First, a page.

Detroit Garden Worksset the table

Detroit Garden WorksLine them out

Detroit Garden Worksfill the air space

Detroit Garden Worksspread them out

pumpkins-and-gourds-2013-38select a favorite

Detroit Garden Worksstack them up

Detroit Garden Worksbrighten up a dark spot

Halloween pumpkincarve them, of course

Detroit Garden Worksarrange them by color and texture

Detroit Garden Workscrate them

fall container arrangementgo for gourds

Detroit Garden Worksplump up a bench

Detroit Garden Workssort by size and color

Detroit Garden Worksload up a cart

Detroit Garden Worksset them on their sides

fall container with pumpkinsmake a statement

Detroit Garden Worksdress up an urn

Detroit Garden Workswarm up a porch

Detroit Garden WorksDoes this help?

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A Fall Container Planting

fall container planting 2015 (1)Our fall container plantings are underway. It is not always easy to convince a client that planting for fall is a good idea.  In Michigan, there is this psychological perception that the spring and the fall are short seasons, and the summer and winter are long.  It may feel that way, but all of the seasons are roughly equal in length.  My pots at home have been great, but just today I am seeing signs of decline.  The plectranthus is not liking the cold nights.  The elegant feather grass is just about in full fall color. Planting pots for fall is not just about replacing summer material that is no longer looking its best.  It is more about embracing and enjoying the season at hand.

fall container planting 2015 (3)One of my favorite materials for fall is broom corn. This tall grain features thick sturdy stalks, and seed heads in various shades of fall.  Zip tied around a bamboo stake, the broom corn provides a striking vertical element in a pot, and will last late into the fall.  Should you use it in your fall pots, be prepared for for the birds.  They love the seeds.  I can hardly fault them. And I enjoy all of that activity.   The wiry stems under all of those seeds have been made into brooms for hundreds of years.  As much as I like my brooms, I better value how broom corn can endow a fall container.

planting a fall potChrysanthemums elicit strong opinions from every gardener.  Were I thinking of planting a chrysanthemum in my garden for a yearly October display, I would plant “Sheffield Pink”.  I have a next door neighbor with trees under planted with this mum-they have made an impressive show every year of the 20 years I have lived in my neighborhood.  I don’t see that they get any special care or extra water. They shrug off the cold and light frosts.  But for fall containers, I can be swayed by a big mum ball.

fall container planting 2015 (4)I wait to buy them. A chrysanthemum blooming in late August or September will not last through the fall season.  When both the day and the night temperatures get down to 50 or lower, A chrysanthemum in bud will have some longevity. As much as I love ornamental cabbages and kales, there are those who love that color that comes from flowers.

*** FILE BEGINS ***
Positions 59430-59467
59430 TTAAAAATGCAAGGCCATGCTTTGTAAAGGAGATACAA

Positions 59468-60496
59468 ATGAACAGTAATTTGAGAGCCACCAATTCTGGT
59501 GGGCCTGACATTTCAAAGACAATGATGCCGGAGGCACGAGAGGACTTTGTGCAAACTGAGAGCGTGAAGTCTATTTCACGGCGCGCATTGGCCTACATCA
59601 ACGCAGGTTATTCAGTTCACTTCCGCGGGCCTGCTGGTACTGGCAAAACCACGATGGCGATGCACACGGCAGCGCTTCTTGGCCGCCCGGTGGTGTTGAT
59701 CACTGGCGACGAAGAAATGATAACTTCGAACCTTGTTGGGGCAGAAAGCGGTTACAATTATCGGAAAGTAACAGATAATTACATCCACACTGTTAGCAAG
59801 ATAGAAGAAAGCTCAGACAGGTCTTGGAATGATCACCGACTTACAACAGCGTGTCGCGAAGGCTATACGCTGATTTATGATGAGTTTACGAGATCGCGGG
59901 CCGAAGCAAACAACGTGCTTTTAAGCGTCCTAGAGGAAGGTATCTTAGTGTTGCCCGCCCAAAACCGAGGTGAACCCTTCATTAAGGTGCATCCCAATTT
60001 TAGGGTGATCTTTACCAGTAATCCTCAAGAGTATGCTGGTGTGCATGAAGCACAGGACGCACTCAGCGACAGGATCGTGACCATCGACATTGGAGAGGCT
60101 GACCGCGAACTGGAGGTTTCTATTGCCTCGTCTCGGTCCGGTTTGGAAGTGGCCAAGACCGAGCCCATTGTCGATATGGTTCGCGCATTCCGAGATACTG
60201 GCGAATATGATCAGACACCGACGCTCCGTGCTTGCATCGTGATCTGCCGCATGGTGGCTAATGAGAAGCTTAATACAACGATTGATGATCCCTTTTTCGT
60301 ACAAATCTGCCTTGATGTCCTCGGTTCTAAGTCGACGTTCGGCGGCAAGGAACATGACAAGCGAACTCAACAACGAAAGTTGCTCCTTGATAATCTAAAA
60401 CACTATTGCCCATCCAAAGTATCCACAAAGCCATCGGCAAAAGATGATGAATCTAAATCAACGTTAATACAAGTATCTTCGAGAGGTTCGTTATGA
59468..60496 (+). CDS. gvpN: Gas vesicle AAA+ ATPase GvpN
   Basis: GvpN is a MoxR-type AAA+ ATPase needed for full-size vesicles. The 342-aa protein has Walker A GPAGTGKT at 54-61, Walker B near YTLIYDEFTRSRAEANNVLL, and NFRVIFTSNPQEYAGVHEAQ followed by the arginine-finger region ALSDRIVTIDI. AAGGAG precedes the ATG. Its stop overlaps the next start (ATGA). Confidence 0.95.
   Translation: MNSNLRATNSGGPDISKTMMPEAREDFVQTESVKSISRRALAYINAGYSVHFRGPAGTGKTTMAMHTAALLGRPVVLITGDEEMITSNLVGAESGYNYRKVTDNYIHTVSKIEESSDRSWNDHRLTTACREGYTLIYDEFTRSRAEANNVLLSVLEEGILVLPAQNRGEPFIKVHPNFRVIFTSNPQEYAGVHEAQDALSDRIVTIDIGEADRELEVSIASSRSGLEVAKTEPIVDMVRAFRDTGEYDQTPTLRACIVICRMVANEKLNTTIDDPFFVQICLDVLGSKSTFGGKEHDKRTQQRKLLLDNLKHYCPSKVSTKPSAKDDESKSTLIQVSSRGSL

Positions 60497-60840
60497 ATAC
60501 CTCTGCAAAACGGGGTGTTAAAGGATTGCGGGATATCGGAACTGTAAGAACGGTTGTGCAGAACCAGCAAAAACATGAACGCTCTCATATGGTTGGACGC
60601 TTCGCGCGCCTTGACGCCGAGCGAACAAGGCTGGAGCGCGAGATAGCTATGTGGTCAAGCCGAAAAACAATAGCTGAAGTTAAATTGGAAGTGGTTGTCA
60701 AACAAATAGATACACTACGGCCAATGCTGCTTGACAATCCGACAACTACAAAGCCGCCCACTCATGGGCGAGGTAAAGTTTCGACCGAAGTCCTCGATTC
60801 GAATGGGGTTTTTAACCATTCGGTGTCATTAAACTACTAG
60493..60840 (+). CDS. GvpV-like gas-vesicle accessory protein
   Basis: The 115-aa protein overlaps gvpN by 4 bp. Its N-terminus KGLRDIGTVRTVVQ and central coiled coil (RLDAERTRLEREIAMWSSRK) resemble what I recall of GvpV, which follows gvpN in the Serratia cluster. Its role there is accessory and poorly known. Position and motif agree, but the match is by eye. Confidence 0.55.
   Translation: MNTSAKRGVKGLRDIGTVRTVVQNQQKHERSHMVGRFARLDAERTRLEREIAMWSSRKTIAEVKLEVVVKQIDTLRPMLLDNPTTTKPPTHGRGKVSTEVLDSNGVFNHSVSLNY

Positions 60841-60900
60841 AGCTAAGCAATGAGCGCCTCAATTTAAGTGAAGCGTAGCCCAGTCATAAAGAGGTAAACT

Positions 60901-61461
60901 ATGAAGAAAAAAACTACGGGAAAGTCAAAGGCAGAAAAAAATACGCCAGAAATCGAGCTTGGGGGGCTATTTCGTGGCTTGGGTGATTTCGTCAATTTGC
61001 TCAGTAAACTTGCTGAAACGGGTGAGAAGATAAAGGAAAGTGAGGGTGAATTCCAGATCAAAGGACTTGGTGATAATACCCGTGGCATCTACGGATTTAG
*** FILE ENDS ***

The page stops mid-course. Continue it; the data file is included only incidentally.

fall container planting 2015 (5)Cut bittersweet is available at this time of year.  The color is striking. The stems are naturally curving.  Their vining shapes can loosen up the most formal and static fall planting. We buy cut stems from a grower that are loaded with seeds.  As much as I know that bittersweet is invasive, I have yet to see a garden infiltrated by bittersweet from branches I have put in pots. When the fall container season is over, we are careful to dispose of the stems-we never compost them.

fall container planting 2015 (7)The bunches we buy are fairly short, and loaded with seeds. We may cut them down to individual stems, so we can place them all over in a pot.  Though our broom corn centerpieces are zip tied in several places, we add a special zip tie-just for the bittersweet.  The fall season can be rainy and blustery.  Solid construction means your fall pots will look as good at the end as they do at the beginning.

fall container planting 2015 (6)The bittersweet zip tie is loosely set at the beginning, so all of the stems going all around the centerpiece fit inside. We always have 4 hands on deck for this-sometimes 6. The desired result?  A beautiful bouquet, speaking to fall. The long stalks of the broom corn help us to get a proper and proportional height to that centerpiece.  Another element will be needed to cover those sticks, and the zip ties.

fall container planting 2015 (2)Detroit Garden Works always stocks bushel baskets full of preserved and dyed eucalyptus. We must stock better than 20 colors.  Eucalyptus has the uncanny ability to absorb preservative and color. These stems are light fast, and the color does not run. The big leaves are a great texture, and the variety of color means there will be something to appeal to almost everyone.

fall container planting 2015 (10)
We attach a partial bunch of eucalyptus to a bamboo stake, so we can place it wherever an arrangement needs it. Rob and I placed an enormous order this past January.  There are few materials for fall and winter pots that are as versatile, durable and satisfying as this.  It is a natural material that fits right into a fall container.

planting a fall pot
The real story here is that the natural materials part of a fall container plays a critical roll in its visual success.  Cool weather means plants do not grow fast. Many of the cold tolerant plants are small in stature.  Not everyone loves cabbage and kale-which has a great scale for containers.  If you buy plants for fall containers, buy big ones.  Pack them in. There won’t be much in the way of growing. And last of all, consider cut natural materials.

fall container planting 2015 (9)I left my crew at this point.  Not that I even needed to be there.  They have been doing fall pots for me for many years.  And they have a gift for placement and arrangement. This pot was not done, but I could see where it was headed.  Headed straight away into fall.